Nissan is confident that the newly unveiled MY2016 Titan will allow it to capture 5 percent of the full-size pickup market, although the carmaker’s head in the United States believes that it could gain more. Jose Munoz, chairman of Nissan North America, remarked that 5 percent is the basis for the carmaker’s investment and any less that rate would be considered as “not very successful.”
Munoz quipped at the J.D. Power Automotive Summit that the 5-percent target is a modest aspiration. A 5% share of the full-size pickup market in 2014 would mean selling around 100,000 trucks, while Nissan also sold fewer than 13,000 Titans that year.
During the summit, Munoz said Nissan targets sales of around 100,000 Titans. Nissan actually sold around 85,000 Titans in its first two years of sales in 2004 and 2005, but the volume has since dropped due to a number of reasons like the lack of a fresh and appealing replacement.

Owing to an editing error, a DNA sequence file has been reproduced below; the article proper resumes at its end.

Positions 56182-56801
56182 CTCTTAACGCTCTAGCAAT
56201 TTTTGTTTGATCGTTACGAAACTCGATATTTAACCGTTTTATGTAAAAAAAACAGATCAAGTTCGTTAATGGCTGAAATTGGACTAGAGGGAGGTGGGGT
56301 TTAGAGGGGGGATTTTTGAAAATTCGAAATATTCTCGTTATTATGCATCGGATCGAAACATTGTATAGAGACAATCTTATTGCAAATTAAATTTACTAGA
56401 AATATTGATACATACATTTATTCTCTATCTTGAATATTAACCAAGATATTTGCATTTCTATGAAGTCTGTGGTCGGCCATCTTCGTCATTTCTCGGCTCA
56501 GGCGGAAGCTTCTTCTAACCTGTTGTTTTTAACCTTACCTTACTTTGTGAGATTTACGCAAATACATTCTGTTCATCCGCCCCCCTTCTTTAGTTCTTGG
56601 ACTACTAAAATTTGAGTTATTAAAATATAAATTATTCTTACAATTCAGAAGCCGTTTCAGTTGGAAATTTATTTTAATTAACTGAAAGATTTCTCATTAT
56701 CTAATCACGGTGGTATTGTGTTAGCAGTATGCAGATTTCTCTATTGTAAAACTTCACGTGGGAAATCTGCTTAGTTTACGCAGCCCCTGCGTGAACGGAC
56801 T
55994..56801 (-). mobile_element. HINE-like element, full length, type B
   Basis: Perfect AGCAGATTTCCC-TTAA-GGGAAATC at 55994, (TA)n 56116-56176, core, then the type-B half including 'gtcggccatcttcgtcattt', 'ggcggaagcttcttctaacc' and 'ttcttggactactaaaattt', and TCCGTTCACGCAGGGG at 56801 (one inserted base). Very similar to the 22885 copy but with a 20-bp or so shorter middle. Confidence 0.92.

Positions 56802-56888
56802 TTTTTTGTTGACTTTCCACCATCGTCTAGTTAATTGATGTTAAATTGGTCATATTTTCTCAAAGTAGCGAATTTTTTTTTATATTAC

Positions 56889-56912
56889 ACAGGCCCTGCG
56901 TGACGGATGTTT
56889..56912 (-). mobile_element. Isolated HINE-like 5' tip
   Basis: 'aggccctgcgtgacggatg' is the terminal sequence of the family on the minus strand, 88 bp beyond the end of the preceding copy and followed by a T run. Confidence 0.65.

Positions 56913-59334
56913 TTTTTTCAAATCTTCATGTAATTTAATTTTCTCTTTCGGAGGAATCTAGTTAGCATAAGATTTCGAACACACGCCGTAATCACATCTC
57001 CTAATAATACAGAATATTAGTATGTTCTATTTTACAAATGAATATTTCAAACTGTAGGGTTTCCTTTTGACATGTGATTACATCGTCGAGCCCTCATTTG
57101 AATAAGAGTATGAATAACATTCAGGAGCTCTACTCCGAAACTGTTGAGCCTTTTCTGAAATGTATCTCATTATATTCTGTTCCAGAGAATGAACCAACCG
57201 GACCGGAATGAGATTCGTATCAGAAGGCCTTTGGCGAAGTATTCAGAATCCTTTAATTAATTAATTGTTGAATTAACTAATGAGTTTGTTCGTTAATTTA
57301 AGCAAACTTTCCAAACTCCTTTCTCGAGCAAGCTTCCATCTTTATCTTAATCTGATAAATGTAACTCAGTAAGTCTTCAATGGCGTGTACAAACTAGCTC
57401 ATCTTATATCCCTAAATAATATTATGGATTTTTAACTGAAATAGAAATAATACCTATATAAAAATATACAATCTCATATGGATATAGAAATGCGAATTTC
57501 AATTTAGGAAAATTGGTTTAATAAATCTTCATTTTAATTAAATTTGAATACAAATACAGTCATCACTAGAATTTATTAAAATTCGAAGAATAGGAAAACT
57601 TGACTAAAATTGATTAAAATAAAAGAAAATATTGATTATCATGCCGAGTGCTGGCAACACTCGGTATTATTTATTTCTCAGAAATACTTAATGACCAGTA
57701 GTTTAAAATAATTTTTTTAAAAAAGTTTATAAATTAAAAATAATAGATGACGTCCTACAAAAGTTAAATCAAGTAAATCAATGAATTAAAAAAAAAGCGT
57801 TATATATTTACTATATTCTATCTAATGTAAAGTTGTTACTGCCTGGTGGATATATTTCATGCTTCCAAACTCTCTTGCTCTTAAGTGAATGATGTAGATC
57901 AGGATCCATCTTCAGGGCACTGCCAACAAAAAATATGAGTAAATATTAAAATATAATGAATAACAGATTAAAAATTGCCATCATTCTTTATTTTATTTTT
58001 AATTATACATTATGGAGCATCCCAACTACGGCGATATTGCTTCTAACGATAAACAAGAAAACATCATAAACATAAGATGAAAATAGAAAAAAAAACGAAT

The new Titan, however, has been redesigned for 2016 to appeal a wider range of customers, Munoz said. For instance, the first-generation Titan only offers one engine, while the latest version features more engine and cab configurations like a turbocharged V-8 Cummins diesel engine.
Munoz noted that despite less engine offerings and only 55% segment coverage, Nissan sold around 100,000 units in 2004 and 2005.
He said their confidence comes from the fact that they will offer more engines and will 90 percent of the market. He remarked that Nissan has retooled the Titan’s production line in Canton, Mississippi, to make it flexible enough to boost output in case the carmaker captures more than 5 percent of the market.